Helping the Aged: How eHealth Initiatives could aid Elderly Independence.
With Father's Day just behind us, thoughts for those that didn't forget naturally turn to our own parents and grandparents. But it does beg the question how many people will be visiting their elderly parents or grandparents not at home but instead on a hospital ward this year.
A recent survey by Age UK revealed that elderly people are being 'trapped' in hospitals due to the ever-worsening crisis in social care outside hospitals. A severe lack of resources, both financial and human, mean that the healthcare system is simply unable to cope with the sheer weight of requirement coming from elderly patients These patients spent a total of 2.5 million days stuck in hospital beds over the past five years, instead of being discharged to their own homes or residential facilities.
The findings point to a clear shortcoming in the provision of elderly patient care, as not only are such long stretches of hospitalisation distressing to patients, they come at a huge cost to the NHS and, ultimately, the taxpayer. Where hospitalisation occurs due to lack of viable alternative rather than genuine medical need, the bill rises ever higher, especially as the number of people being kept in hospital from 2014-2015 increased by 19% on the previous year. With an NHS bed costing around £2,000 per week as opposed to £560 a week for a bed in residential care, such hospital stays are a waste of the already overstretched NHS budget, and reveal the desperate need for reform in social care.
The charity's analysis of NHS England's patient data showed with shocking clarity quite how severe the social care crisis has become. England's patient data showed with shocking clarity quite how severe the social care crisis has become. In the last financial year, elderly people were left waiting for a total of 637,000 days for access to resources and staff needed to leave hospital, and regain independence at home or in residential homes. It's in this respect that digital healthcare initiatives can help alleviate the pressure on both patients and providers. Nobody, least of all their loved ones, wants to see elderly people left languishing in hospital beds rather than receiving the correct care and attention they need particularly if it comes at the cost of their independence. We believe that Telehealth technologies could be used with elderly patients to help them complete their recovery in the comfort of their own home, and provide support to care workers in providing better care and a safer environment out of hospital. With the capacity to measure vital signs remotely an continuously, Oxecam has the ability to work with such systems to provide round the clock care and surveillance of patients, with considerably less disruption to recovery or cost to NHS budgets than an extended hospital stay.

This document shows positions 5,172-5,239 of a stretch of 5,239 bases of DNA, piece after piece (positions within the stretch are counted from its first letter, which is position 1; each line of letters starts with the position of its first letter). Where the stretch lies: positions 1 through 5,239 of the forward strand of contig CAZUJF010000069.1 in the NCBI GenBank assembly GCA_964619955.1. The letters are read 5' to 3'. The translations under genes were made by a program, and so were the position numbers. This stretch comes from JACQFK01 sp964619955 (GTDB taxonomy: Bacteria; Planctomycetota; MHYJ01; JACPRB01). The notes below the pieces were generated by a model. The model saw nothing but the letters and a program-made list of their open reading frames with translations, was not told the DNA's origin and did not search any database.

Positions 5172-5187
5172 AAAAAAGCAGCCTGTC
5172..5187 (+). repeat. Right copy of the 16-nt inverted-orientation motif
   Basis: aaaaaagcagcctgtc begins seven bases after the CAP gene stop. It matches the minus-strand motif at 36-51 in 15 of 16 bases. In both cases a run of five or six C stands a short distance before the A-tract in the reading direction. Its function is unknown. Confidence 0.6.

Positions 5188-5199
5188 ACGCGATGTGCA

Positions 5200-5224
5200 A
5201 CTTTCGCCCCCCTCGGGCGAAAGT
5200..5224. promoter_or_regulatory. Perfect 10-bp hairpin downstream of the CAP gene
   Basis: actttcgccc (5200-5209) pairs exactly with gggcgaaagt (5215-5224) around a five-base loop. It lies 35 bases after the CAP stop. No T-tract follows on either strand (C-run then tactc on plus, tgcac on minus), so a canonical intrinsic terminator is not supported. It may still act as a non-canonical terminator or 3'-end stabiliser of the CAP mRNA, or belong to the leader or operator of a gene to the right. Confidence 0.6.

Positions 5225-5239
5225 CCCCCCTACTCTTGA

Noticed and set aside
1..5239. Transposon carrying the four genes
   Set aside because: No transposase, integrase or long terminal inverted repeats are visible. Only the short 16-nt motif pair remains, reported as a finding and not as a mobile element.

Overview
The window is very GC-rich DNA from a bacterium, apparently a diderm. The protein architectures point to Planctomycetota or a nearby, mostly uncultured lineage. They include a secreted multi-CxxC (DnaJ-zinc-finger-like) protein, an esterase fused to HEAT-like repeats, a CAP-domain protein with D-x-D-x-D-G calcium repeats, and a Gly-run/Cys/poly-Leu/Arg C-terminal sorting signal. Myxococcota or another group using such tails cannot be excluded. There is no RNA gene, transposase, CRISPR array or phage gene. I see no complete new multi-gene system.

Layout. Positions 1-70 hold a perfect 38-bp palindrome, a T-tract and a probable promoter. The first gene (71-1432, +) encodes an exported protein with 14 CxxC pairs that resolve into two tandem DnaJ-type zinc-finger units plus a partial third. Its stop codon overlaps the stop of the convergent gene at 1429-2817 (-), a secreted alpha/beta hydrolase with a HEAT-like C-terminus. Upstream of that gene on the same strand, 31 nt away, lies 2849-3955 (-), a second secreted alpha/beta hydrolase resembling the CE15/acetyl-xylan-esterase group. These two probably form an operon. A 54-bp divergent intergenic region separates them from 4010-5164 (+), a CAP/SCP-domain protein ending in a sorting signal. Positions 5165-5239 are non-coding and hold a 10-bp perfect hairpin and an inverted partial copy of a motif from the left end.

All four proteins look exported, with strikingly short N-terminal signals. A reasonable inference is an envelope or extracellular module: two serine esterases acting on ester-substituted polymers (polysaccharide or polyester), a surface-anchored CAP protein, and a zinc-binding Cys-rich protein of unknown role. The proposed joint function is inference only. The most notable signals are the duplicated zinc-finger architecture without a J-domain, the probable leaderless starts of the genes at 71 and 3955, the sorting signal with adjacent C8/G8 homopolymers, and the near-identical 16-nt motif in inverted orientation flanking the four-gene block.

Despite the injection of an extra £35 million into local councils for social care, funding alone seems unlikely to be able to help the hundreds of thousands of elderly patients requiring social care long term. New technologies and new thinking is required if we are to tackle existing shortcomings, and the potential benefits to be reaped from NHS uptake of digital initiatives is almost limitless.
For more on how healthcare technology could help to address the NHS deficit, see our last blog: Telemedicine and the 7-Day NHS "Timebomb".